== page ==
Creditors of Virgin Australia have accepted the terms of purchase previously proposed by Bain Capital (BC), the company reports.

In a press release issued on September 4, 2020, Virgin Australia announced that its creditors have approved the investment firm’s Bain Capital proposal, as was recommended by the airline’s administrator Deloitte on August 25, 2020.

The deeds of company agreement (DOCAs) approved by creditors would provide 13 and 9 cents in the dollar on unsecured creditors’ claims from a cash pool of between AUD 462 ($336) and AUD 612 ($445) million. 

At the same time, Bain Capital agreed to provide full value of all customer travel credits and prepaid flights post voluntary administration, continued employment of employees with entitlements paid in full, as well as aircraft and equipment maintenance and retention.

“While the outcome of the meeting today is a significant milestone for both the future of Virgin Australia and Australia’s aviation industry more broadly, we also acknowledge those loyal Virgin Australia Group employees who will lose their jobs and the difficulties that this will cause them and their families as well as the numerous suppliers and investors who will not receive all of the monies owed to them,” a statement by Virgin Australia reads.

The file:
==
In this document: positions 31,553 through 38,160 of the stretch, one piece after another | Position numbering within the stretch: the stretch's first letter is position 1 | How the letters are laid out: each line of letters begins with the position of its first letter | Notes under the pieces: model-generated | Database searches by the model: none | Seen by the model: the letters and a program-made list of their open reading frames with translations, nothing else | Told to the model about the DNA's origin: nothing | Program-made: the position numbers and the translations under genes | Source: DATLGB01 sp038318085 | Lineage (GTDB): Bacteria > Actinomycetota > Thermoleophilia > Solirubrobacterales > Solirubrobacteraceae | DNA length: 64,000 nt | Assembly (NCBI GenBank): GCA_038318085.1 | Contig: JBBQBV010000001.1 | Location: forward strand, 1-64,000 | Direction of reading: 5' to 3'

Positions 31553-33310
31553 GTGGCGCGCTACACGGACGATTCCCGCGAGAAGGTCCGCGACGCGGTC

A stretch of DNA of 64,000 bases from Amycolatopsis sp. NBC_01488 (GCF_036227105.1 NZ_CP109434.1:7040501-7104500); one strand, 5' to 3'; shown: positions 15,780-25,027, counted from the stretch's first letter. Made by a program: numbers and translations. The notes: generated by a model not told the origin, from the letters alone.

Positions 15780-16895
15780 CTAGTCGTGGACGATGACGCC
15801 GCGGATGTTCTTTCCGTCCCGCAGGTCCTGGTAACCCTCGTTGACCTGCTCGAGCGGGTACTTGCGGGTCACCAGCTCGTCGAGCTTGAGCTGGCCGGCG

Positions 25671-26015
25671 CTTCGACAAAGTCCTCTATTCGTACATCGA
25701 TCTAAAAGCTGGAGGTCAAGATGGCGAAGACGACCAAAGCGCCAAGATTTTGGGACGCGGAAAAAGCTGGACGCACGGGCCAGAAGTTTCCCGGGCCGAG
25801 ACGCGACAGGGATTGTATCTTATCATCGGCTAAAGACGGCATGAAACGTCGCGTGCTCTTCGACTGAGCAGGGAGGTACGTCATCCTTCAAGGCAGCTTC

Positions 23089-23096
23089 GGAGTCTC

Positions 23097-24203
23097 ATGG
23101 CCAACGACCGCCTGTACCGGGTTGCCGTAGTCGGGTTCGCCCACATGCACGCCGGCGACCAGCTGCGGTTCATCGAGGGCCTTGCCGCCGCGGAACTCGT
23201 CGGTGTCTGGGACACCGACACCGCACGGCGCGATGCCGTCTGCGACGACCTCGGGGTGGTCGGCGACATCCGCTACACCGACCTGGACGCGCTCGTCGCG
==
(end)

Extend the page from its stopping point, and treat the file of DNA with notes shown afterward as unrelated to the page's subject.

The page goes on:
After going into voluntary administration on April 21, 2020, Virgin Australia announced that 3,000 layoffs would follow. The airline also said it would get rid of its ATR-72s, Boeing 777s, and Airbus A330s from carrier’s fleet. Its low-cost subsidiary Tigerair Australia was also discontinued as a part of the deal.

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Virgin Australia’s reorganization plan under voluntary administration includes mass layoffs, fleet recomposition and discontinuation of its subsidiary Tigerair Australia.
 

According to the statement, the DOCAs would be signed within 15 business days counting from September 4, 2020. The full transfer of Virgin Australia’s shares would go through by October 31 of the same year.